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head. Hitherto, amidst a surprise not unmixed with awe, I had preserved a certain defiance, a certain distrust. I had been, as it were, on my guard.
But as those words were spoken, as that hand rested on my head, as that perfume arose from the lamp, all power of will deserted me. My first sensation was that of passive subjugation; but soon I was aware of a strange intoxicating effect from the odor of the lamp, round which there now played a dazzling vapor. The room swam before me. Like a man oppressed by a nightmare, I tried to move, to cry out — feeling that to do so would suffice to burst the thrall that bound me — in vain.
A time that seemed to me inexorably long, but which, as I found afterwards, could only have occupied a few seconds, elapsed in this preliminary state, which, however powerless, was not without a vague luxurious sense of delight. And then suddenly came pain — pain, that in rapid gradations passed into a rending agony. Every bone, sinew, nerve, fibre of the body, seemed as if wrenched open, and as if some hitherto unconjectured Presence in the vital organization were forcing itself to light with all the pangs of travail. The veins seemed swollen to bursting, the heart laboring to maintain its action by fierce spasms. I feel in this description how language fails me. Enough, that the anguish I then endured surpassed all that I have ever experienced of physical pain. This dreadful interval subsided as suddenly as it had commenced. I felt as if a something undefinable by any name had rushed from me, and in that rush that a struggle was over. I was sensible of the passive bliss which attends the release from torture, and then there grew on me a wonderful calm, and, in that calm, a consciousness of some lofty intelligence immeasurably beyond that which human memory gathers from earthly knowledge. I saw before me the still rigid form of Margrave, and my sight seemed with ease to penetrate through its covering of flesh, and to survey the mechanism of the whole interior being.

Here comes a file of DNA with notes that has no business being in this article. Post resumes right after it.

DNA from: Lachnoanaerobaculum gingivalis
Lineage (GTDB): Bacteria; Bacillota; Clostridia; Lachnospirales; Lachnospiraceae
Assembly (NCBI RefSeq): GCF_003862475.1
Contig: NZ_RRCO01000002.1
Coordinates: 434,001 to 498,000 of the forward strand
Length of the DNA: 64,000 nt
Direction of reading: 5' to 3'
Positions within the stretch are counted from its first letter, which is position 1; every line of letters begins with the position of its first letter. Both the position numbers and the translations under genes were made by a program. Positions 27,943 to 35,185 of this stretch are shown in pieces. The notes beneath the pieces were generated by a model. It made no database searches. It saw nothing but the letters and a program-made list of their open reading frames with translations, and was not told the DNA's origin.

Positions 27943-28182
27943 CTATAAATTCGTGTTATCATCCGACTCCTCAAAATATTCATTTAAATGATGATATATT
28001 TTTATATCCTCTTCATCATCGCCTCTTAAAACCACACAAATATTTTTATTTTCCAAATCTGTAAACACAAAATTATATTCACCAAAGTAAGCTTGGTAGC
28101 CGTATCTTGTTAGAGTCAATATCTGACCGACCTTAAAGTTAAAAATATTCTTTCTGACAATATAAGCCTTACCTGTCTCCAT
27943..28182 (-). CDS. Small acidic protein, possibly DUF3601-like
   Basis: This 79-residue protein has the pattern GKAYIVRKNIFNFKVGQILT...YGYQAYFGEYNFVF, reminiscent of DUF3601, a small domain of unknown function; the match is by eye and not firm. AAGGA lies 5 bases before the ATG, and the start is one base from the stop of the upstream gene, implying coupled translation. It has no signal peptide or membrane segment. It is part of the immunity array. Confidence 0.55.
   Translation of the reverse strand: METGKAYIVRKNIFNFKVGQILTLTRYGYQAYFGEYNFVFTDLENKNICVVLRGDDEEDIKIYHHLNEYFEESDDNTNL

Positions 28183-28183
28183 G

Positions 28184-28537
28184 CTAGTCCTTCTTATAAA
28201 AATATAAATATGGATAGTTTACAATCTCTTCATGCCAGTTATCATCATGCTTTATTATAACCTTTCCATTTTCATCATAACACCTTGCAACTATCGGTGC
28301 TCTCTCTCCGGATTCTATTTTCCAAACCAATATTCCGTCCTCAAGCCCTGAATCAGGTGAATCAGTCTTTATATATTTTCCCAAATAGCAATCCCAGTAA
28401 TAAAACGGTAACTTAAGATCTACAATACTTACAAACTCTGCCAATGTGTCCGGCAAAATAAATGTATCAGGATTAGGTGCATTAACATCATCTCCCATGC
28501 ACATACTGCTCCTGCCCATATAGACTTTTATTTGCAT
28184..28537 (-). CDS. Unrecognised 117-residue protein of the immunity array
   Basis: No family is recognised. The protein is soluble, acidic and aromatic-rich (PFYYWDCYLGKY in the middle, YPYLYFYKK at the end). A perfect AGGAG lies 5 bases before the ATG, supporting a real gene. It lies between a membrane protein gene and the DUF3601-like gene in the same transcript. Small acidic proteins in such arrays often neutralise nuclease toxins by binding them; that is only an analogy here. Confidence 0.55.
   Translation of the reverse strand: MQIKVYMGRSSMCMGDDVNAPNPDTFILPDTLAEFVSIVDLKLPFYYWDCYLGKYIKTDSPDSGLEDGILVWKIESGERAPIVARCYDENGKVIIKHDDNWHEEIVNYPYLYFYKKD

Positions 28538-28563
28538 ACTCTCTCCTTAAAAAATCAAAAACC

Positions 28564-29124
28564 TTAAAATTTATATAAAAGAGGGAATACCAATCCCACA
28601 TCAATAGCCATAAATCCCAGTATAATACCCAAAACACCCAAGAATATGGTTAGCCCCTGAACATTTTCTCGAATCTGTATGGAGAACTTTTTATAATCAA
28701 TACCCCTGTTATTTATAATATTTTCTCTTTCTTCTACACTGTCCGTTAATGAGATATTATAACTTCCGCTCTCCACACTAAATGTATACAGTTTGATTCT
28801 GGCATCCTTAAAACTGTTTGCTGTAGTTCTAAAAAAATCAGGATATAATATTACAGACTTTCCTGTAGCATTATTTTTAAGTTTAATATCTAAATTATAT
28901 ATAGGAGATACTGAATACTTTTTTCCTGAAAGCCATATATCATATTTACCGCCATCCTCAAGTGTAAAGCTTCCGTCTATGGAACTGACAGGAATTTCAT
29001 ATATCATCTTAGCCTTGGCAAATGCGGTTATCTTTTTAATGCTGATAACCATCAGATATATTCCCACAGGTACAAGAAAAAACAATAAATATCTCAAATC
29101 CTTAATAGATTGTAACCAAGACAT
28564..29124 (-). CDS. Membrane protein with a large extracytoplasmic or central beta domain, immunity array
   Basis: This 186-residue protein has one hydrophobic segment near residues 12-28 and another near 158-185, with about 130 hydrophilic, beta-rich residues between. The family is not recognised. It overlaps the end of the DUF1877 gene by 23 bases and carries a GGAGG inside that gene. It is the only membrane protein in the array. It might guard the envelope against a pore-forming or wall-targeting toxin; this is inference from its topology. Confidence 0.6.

"Yiew that tenement of clay which now seems so fair, as it was when I last beheld it, three years ago, in the house of Haroun of Aleppo!"
I looked, and gradually, and as shade after shade falls on the mountain side while the clouds gather and the sun vanishes at last, so the form and face on which I looked changed from exuberant youth into infirm old age. The discolored, wrinkled skin, the bleared, dim eye, the flaccid muscles, the brittle, sapless bones. Nor was the change that of age alone; the expression of the countenance had passed into gloomy discontent, and in every furrow a passion or a vice had sown the seeds of grief.
And the brain now opened on my sight, with all its labyrinth of cells. I seemed to have the clue to every winding in the maze.
I saw therein a moral world, charred and ruined, as, in some fable I have read, the world of the moon is described to be ; yet withal it was a brain of magnificent formation. The powers abused to evil had been originally of rare order—imagination and scope; the energies that dare; the faculties that discover. But the moral part of the brain had failed to dominate the mental. Defective veneration of what is good or great; cynical disdain of what is right and just; in fine, a great intellect, first misguided, then perverted, and now falling with the decay of the body into ghastly but imposing ruins. Such was the world of that brain as it had been three years ago. And still continuing to gaze thereon, I observed three separate emanations of light; the one of a pale red hue, the second of a pale azure, the third a silvery spark.